TIME Video Games

Microsoft Taps Hit Game Producer to Develop ‘HoloLens Experiences’

Spike TV's "2010 Video Game Awards" - Arrivals
Frederick M. Brown—Getty Images BioWare co-founder Ray Muzyka, Mass Effect 2 executive producer Casey Hudson, and BioWare co-founder Greg Zeschuk at Spike TV's "2010 Video Game Awards" held at the LA Convention Center on December 11, 2010 in Los Angeles, California.

BioWare's Casey Hudson will focus on designing 3-D games for Microsoft's augmented reality headset

BioWare game producer Casey Hudson, who spearheaded the development of blockbuster titles such as Mass Effect, will join Microsoft as “creative director” of its gaming unit, with a focus on developing augmented reality games for the HoloLens.

“I was fortunate to try an early prototype of HoloLens before it was announced, and I was blown away by the technology and what it was already capable of,” Hudson said in an interview posted to Microsoft’s official Xbox blog on Monday. “I feel that the work being done at Microsoft on mixed reality and holographic computing will have a tremendous impact on how all of us interact with technology in the coming years.”

Hudson will report to Kudo Tsunoda, corporate vice president of next gen experiences.

TIME Video Games

Microsoft Challenged the Whole World to a Solitaire Tournament

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PhotoAlto/Odilon Dimier—Getty Images/PhotoAlto Woman playing solitaire, cropped view of hands and cards

To celebrate the Windows game's 25th birthday

Microsoft has challenged the world to a Solitaire tournament that will pit the company’s strongest players against the game’s biggest fans.

The tournament will launch on June 5 to mark the 25th anniversary of the game, which has long remained a permanent fixture of the Windows operating system.

The battle begins with an internal match among Microsoft’s employees. The winners will then lead a worldwide match against the general public, or as Microsoft put it in an official post: “you’ll be challenged to bring your best to defeat our best.”

TIME Video Games

5 Reasons People Love The Witcher So Much

Wondering why a game called The Witcher keeps popping up in your social media?

The Witcher 3: Wild Hunt arrives Tuesday, like a meteor heralding an extinction level event masquerading as a gritty Slavic myth-o-rama. The doomed: all sandbox fantasy roleplaying games prior, forced to measure up and found wanting.

Polish developer CD Projekt Red’s tale of a cat-eyed, glam-haired, drug-elevated monster slayer, once as obscure as Bethesda’s hence primetime-friendly The Elder Scrolls series, now separates money from pockets with ease. Preorders for The Witcher 3: Wild Hunt are past one million, the studio reported last week. That’s more than half as many total copies sold of 2011’s The Witcher 2: Assassins of Kings, itself both a critical and commercial triumph.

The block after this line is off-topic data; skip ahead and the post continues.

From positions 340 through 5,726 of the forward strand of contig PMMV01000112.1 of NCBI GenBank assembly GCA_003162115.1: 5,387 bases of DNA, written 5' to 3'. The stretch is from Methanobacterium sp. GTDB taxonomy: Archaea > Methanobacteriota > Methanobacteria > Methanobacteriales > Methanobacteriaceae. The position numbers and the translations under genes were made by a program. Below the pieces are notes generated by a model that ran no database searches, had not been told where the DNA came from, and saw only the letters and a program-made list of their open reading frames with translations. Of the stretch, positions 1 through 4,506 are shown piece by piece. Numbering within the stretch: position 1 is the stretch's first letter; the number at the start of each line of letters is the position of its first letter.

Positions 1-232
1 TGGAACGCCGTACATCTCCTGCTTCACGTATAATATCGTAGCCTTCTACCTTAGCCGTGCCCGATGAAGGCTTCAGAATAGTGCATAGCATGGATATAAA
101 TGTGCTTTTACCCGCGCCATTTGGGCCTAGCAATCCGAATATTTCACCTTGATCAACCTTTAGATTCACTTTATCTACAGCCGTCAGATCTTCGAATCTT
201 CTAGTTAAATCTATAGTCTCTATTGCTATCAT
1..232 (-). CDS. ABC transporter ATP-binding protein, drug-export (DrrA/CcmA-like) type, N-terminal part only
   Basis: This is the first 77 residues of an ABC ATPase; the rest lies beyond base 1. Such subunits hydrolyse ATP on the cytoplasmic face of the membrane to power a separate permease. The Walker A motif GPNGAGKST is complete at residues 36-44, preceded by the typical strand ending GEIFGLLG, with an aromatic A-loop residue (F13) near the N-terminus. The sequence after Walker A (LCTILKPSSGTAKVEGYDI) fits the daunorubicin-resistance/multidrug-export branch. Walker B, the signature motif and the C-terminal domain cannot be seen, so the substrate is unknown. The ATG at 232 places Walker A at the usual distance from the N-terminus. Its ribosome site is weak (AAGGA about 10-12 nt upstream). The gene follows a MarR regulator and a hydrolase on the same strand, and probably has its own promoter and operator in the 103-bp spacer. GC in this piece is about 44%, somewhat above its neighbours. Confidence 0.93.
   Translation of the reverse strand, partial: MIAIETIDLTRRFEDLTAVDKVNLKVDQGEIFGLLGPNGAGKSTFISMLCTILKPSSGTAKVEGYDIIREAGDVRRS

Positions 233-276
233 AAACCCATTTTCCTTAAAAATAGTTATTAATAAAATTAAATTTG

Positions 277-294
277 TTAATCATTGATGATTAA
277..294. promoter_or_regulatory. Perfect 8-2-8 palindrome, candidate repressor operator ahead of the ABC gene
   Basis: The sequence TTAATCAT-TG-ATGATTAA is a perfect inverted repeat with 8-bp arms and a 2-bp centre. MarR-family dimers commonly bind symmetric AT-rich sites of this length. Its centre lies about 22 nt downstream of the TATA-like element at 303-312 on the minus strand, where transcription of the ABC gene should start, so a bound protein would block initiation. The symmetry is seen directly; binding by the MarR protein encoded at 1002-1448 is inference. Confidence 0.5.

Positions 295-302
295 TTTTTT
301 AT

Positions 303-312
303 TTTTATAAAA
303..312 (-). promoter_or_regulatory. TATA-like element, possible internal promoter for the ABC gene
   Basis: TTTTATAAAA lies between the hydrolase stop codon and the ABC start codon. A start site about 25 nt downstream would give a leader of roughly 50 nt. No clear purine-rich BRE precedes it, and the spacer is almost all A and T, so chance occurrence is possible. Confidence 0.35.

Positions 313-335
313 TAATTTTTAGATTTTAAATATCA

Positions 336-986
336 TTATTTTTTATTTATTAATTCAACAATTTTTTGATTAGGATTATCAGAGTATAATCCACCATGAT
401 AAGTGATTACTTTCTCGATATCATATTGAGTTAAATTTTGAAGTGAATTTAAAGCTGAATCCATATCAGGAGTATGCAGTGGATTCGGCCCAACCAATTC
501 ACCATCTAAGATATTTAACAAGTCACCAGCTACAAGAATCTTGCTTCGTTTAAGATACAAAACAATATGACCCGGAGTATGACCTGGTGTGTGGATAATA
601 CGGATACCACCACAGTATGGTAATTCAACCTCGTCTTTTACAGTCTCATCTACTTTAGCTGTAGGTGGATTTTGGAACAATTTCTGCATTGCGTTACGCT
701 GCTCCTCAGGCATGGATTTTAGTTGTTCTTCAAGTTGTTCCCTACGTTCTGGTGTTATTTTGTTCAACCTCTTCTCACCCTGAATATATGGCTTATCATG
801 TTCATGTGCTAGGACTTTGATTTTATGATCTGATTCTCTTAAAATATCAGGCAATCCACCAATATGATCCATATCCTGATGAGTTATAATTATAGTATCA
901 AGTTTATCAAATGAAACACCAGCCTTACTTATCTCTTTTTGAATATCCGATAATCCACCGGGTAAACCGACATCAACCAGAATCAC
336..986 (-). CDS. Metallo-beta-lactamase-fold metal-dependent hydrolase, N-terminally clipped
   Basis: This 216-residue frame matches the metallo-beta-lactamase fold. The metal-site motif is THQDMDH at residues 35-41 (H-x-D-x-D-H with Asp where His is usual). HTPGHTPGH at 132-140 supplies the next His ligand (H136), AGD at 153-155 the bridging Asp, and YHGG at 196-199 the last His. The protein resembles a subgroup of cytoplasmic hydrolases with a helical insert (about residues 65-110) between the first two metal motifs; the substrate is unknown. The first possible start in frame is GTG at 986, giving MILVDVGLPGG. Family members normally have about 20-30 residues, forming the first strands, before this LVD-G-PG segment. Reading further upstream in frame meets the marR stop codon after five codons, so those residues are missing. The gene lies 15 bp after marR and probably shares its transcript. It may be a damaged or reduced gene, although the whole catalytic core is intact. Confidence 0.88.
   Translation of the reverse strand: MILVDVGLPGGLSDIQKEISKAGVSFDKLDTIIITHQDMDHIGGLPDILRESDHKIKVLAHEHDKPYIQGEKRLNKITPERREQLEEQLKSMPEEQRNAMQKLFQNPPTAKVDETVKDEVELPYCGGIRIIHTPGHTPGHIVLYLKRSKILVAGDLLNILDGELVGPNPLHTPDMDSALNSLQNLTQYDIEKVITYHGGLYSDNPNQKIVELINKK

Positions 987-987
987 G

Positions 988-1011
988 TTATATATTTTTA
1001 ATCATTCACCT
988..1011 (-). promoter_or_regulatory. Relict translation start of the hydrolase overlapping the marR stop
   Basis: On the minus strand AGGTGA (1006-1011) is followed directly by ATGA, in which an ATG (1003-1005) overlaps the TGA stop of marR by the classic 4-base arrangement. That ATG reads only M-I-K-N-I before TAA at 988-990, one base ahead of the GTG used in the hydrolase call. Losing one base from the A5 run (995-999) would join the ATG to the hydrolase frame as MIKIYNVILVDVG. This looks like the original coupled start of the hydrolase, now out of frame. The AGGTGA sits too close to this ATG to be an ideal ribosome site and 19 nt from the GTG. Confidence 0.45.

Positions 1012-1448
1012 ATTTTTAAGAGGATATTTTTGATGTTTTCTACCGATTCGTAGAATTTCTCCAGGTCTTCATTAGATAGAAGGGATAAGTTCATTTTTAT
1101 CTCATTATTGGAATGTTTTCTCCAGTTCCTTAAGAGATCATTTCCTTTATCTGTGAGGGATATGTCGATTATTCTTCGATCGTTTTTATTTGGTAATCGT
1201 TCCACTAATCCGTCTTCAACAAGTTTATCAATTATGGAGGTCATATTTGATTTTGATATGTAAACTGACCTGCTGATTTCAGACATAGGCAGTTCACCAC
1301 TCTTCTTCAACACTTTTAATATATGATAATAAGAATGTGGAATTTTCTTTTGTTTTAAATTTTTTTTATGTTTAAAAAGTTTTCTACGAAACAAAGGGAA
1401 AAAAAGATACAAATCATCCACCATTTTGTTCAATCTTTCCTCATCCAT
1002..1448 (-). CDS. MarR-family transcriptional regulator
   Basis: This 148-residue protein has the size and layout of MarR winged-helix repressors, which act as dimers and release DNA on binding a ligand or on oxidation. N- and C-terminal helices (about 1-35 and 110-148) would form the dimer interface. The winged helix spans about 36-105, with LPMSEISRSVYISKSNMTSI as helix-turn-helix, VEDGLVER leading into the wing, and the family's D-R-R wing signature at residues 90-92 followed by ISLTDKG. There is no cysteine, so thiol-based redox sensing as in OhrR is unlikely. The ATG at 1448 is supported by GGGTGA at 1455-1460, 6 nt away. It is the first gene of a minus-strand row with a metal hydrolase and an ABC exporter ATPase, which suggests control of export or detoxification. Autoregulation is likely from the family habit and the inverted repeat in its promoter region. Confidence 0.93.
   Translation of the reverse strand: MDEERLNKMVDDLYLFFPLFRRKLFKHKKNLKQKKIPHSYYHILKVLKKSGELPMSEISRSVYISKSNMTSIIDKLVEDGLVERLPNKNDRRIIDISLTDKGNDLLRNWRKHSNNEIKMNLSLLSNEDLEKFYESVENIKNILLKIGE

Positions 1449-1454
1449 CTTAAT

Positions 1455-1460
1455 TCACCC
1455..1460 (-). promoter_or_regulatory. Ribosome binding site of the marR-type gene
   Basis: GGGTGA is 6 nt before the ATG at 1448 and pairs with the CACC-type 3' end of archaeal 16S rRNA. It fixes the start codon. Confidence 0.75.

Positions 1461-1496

The Witcher 3: Wild Hunt thus looks poised to shatter its predecessor’s numbers, buttressed this time by PC, PlayStation 4 and Xbox One versions launching simultaneously (The Witcher 2: Assassins of Kings was for PC and Xbox 360 only).

So what is The Witcher 3: Wild Hunt? Only the biggest open-world roleplaying game of the year, one of the most critically acclaimed in years, and the final act of a trilogy that since the first act arrived in October 2007, has been as keen to upend morally simplistic, male-angled fantasy tropes as that other epic fiction franchise everyone raves about.

If you’re newcomer-curious, here’s a quick review of why people love The Witcher so much.

It’s based on sophisticated fantasy writing

Thank Polish writer Andrzej Sapkowski for the Witcher-verse and its guttural, morally ambivalent, antihero. Sapkowski, whose first books appeared in the early 1990s and weren’t translated into English until the late 2000s, placed his protagonist Geralt of Rivia in a mimetic fantasy world with enough socio-economic nuance to ground a political science dissertation. Here be racism, sexism, classism, economic inequality and injustice, wrapped in a bleak, often cynical worldview informed by a nation with a history of repeated occupation and counter-occupation by larger, historically thuggish rival powers.

Your mileage will definitely vary

The original game offered three possible endings, and not just superficial codas where one or the other cutscene plays before the credits roll. Pivotal decisions in The Witcher could upend the narrative course, determining who lived and died, and dictating who might ally with or turn against you when crucial battles arrived.

The Witcher 2: Assassins of Kings, though still restricting players to progressive level-like areas, further developed that organic storytelling formula, boasting 16 possible endings with so much interactive nuance to its narrative pathing that multiple play-throughs could feel like completely different games.

The Witcher 3: Wild Hunt, which shifts the series to freeform exploration, expands its possible outcome tally to a whopping 36, and the developers claim those windups are born of organic pivot points along the way that add up to hundreds of narrative permutations (that, in a game where a single pass takes upwards of 50 hours).

The fights are way better than most

All roleplaying games are really elaborate fighting games, so the clicky-tappy things you wind up doing over and over–in some cases for hundreds of hours–has to be both novel and progressive. Studio CD Projekt Red’s approach has been both in each of The Witcher games, progressing from a clever rhythm-focused keyboard/mouse model in the original, to deep toolboxes of offensive and defensive maneuvers augmented by secondary tricks and talent trees that unlock ever more nuanced abilities.

The world looks and feels like nothing else in fantasy gaming